Retainers And The Role They Play In Moving Teeth

If your teeth are only very slightly crooked or overlapping then there’s a chance that they could be treated using dental veneers. Veneers can cover a problem such as marginally crooked teeth by creating the appearance of completely straight teeth, but they can only be used when the problem in question is fairly minor. If your teeth are more badly out of place, however, then it’s likely that you’ll have to be fitted with braces or aligners of one kind or another, and that these will have to be worn, with regular adjustments, for a period of months. Eventually, there will come a day when the straightening of your teeth has been completed and your braces can be removed or your aligners put away, but this isn’t the end of the process.

Whilst your teeth may now be in the correct final position they will not yet be permanently fixed there. The periodontal ligaments which hold them in place may take up to a year to solidly fix in place, during which time your teeth might shift back to their pre-treatment crooked positions unless you wear a retainer, as directed by your orthodontist, to keep them in place. In most cases patients will only have to wear their retainer full time for a few months, following which they will just have to wear them at night until otherwise advised by their orthodontist.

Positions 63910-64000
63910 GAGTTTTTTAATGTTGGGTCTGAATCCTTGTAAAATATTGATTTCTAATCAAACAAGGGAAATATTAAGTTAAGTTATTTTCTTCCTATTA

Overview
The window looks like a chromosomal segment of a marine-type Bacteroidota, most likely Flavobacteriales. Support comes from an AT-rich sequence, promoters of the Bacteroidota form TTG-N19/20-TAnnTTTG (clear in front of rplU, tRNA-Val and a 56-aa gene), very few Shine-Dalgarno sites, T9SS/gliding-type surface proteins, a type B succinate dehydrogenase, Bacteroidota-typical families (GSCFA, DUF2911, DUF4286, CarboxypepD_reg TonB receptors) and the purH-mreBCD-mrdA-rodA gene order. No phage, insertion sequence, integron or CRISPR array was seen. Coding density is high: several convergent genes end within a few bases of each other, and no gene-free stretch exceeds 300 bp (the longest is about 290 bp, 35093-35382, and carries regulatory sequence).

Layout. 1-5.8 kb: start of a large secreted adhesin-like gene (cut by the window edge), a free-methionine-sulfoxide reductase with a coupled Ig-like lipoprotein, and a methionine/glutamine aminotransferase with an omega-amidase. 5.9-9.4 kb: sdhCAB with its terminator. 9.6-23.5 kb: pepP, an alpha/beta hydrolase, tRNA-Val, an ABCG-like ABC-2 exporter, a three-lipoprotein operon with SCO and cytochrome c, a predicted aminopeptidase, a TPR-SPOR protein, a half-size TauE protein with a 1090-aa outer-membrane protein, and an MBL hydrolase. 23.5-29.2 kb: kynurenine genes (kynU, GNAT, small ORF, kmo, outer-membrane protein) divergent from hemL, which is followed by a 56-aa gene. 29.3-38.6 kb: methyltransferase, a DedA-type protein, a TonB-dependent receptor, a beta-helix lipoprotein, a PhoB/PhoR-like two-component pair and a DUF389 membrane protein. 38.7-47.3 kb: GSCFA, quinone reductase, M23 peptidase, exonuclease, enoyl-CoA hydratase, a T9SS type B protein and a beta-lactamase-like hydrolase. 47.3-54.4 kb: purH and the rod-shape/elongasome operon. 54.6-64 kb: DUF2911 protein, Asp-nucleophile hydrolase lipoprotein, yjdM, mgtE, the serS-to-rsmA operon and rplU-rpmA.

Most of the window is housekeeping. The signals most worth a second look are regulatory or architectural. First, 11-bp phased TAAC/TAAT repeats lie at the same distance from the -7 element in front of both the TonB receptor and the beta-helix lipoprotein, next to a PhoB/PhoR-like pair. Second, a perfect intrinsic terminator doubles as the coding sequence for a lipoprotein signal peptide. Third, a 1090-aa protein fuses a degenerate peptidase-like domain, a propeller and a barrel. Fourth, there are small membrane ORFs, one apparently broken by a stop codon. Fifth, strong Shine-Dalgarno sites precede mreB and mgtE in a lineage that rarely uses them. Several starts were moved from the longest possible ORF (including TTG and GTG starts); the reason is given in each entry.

There are three main types of retainer and below you will find a brief description of each together with a detailing of its’ pros and cons:

Hawley Retainers – These are constructed of wire and acrylic. The wire slots across the front of your teeth and the acrylic slits into place pressed neatly against the roof of your mouth and is completely hidden from view. Your orthodontist can also adjust this type of retainer if he wishes to make slight alterations to the alignment of your teeth.

  • Pros – can be adjusted. Is easy to clean. Let’s your teeth meet in a natural manner. Durable if looked after properly.
  • Cons – retainer is rather noticeable. May cause you to lisp slightly when speaking.

Essix Retainer – Anyone familiar with Invislaign Braces will find this type of retainer more than a little familiar. It is custom moulded from clear plastic and slots over the teeth being treated.

  • Pros – once in place this retainer is all but invisible.
  • Cons – it doesn’t allow the teeth of the patient to meet naturally. It wears out after a few years. It can trap liquid against the teeth and be difficult to keep clean, both of which might run the risk of causing decay.

Permanent Bonded Retainer – Unlike the other retainers this is permanently attached rather than being worn as and when. It takes the form of a metal band glued onto the back of the six front teeth.

  • Pros – Is hidden from view. Keeps the teeth firmly fixed in place.
  • Cons – makes it difficult to use dental floss. May irritate your tongue. Might require dental wax to aid comfort.

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